EC Begins Comment Period On Draft Regulation On Recycled Plastic Materials And Articles Intended To Come Into Contact With Foods: The EC began a public consultation on December 6, 2021, on a draft regulation on recycled plastic materials and articles intended to come into contact with foods and repealing Regulation (EC) No 282/2008. The draft regulation would establish requirements for:

  • The placing on the market of plastic food contact materials (FCM) and articles containing plastic originating from plastic waste;
  • The development and operation of recycling processes to produce recycled plastic for use in those plastic materials and articles; and
  • The use in contact with food of recycled plastic materials and articles and of plastic materials and articles that are intended to be recycled.

The draft regulation would not apply to the use of plastic waste to manufacture substances included in the EU list of authorized substances in accordance with Article 5 of Regulation (EU) No 10/2011 when intended for subsequent use in accordance with that Regulation. Comments are due January 18, 2022.

ECHA Publishes First Assessments Of Regulatory Needs For Groups Of Chemicals: On December 7, 2021, the European Chemicals Agency (ECHA) announced its publication of the first assessment of regulatory needs covering more than 450 chemicals in 19 groups. ECHA states that for 18 of these groups, regulatory risk management measures or further data are needed. Among the first published assessments are four groups of phthalates and phthalate-like substances that were assessed as a group due to their potential reprotoxic, endocrine disrupting, or persistent, bioaccumulative, and toxic (PBT) properties. According to ECHA, for some of these phthalates, a restriction has been proposed to limit their potential releases from articles. In addition, some need harmonized classification and labeling, as well as identification as substances of very high concern (SVHC). For other substances in these groups, there is not currently enough information to confirm the potential hazard, and a few do not require any new regulatory actions at this time. ECHA encourages registrants of those substances for which new risk management is expected to begin preparing by updating their registration dossiers, verifying the use information, and anticipating the impact of the proposed measures.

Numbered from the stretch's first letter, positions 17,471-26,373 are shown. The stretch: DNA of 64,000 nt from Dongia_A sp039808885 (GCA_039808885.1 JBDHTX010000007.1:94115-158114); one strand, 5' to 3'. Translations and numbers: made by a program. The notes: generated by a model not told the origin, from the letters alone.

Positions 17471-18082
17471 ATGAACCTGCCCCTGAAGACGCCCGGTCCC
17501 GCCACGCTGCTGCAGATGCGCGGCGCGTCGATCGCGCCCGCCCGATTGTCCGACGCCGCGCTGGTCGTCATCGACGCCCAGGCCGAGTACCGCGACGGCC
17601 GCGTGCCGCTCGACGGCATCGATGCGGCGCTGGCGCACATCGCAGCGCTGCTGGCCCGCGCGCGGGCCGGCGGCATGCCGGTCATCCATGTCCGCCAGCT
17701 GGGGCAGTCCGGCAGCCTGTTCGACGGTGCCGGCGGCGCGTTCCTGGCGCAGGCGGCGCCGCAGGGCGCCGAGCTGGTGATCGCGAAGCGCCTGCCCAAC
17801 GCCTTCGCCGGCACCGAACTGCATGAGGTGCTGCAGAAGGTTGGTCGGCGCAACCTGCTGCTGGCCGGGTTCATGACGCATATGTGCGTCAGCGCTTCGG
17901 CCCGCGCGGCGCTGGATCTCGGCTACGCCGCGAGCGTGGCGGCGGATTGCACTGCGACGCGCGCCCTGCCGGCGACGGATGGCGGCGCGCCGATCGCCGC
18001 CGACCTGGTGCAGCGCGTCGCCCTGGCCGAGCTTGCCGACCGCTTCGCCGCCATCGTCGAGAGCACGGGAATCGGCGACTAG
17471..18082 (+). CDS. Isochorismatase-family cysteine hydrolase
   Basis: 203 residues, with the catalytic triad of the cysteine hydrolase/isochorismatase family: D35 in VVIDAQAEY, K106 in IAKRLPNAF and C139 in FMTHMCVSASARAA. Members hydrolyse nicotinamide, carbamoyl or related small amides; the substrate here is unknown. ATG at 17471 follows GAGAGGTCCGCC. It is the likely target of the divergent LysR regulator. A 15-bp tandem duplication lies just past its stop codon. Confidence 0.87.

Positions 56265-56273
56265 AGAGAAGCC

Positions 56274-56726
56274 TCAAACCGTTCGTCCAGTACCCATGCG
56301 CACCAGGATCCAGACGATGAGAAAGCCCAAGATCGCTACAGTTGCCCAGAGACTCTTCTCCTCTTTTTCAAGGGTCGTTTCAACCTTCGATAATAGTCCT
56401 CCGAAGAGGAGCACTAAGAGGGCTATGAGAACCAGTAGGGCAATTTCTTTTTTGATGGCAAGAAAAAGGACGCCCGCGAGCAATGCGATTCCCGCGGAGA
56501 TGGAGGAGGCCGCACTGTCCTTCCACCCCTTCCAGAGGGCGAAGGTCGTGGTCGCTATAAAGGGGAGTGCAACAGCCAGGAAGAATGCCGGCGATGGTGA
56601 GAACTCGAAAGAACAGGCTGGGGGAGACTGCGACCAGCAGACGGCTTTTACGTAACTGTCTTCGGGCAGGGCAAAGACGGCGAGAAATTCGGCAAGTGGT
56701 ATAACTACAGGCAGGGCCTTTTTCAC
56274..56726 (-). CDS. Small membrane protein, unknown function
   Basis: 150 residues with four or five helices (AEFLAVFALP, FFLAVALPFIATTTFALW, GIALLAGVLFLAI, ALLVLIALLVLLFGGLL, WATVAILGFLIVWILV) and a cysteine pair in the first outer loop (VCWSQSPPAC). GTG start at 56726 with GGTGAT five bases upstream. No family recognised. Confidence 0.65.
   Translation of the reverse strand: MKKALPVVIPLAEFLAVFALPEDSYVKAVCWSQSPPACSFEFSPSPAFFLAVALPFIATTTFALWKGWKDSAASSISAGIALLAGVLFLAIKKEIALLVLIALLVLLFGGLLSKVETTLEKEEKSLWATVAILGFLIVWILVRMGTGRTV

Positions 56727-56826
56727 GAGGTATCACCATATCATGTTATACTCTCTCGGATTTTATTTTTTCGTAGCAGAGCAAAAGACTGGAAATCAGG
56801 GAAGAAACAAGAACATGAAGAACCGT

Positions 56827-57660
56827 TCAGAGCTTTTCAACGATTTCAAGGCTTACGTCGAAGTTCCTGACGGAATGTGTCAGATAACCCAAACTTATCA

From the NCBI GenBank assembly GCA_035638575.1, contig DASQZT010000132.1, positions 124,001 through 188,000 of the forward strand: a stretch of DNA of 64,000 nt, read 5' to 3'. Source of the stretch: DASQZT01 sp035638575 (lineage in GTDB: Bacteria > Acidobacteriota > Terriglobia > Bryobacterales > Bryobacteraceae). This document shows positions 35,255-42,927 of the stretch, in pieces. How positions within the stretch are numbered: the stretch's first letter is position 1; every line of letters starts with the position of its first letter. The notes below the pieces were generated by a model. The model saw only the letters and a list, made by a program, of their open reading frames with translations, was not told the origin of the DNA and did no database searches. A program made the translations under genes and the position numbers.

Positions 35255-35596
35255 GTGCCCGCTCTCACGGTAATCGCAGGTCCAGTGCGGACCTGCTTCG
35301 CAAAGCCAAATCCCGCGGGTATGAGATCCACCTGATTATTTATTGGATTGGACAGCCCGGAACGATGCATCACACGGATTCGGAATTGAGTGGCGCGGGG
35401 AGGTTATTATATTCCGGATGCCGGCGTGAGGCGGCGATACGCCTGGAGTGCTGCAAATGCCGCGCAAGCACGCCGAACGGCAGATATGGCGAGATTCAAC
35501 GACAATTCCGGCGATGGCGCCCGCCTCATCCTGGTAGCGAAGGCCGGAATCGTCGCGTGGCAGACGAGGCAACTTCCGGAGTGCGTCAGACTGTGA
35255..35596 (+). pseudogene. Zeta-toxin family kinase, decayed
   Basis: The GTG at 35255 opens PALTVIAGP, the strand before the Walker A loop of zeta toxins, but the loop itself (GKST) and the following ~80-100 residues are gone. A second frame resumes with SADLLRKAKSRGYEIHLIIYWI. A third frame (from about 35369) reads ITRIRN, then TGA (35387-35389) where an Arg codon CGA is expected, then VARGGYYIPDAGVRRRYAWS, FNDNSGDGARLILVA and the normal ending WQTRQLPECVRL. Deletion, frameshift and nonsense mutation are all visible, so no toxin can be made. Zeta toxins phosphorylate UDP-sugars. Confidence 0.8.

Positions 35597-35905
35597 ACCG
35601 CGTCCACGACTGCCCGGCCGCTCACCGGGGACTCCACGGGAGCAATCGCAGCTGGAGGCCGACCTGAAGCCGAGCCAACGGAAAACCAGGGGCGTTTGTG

ECHA Scientific Committees Support Further PFAS Restrictions: ECHA announced on December 9, 2021, that the Committee for Socio-Economic Analysis (SEAC) has adopted its final opinion on Germany’s proposal to restrict undecafluorohexanoic acid (PFHxA), its salts, and related substances. This follows an earlier opinion by the Committee for Risk Assessment (RAC) in June 2021 to restrict these substances that are very persistent and mobile in the environment and can damage the human reproductive system. ECHA states that RAC supported the proposed restriction for uses where it is not possible to minimize emissions through other means, especially for consumer uses in FCMs and textiles, as well as for fire-fighting foams used by municipal fire departments and at home. According to ECHA, SEAC considers that “a restriction of PFHxA is, in general, an appropriate measure to address the identified risks and to ensure a consistent level of protection for people and the environment across the EU.” ECHA notes that while SEAC concluded that a restriction on certain uses was likely to be proportionate (e.g., textiles in consumer apparel, paper and cardboard in FCMs, and cosmetic products), uncertainties in the available information prevented SEAC from concluding that the proposed restriction as a whole was the most appropriate means to address the identified risk.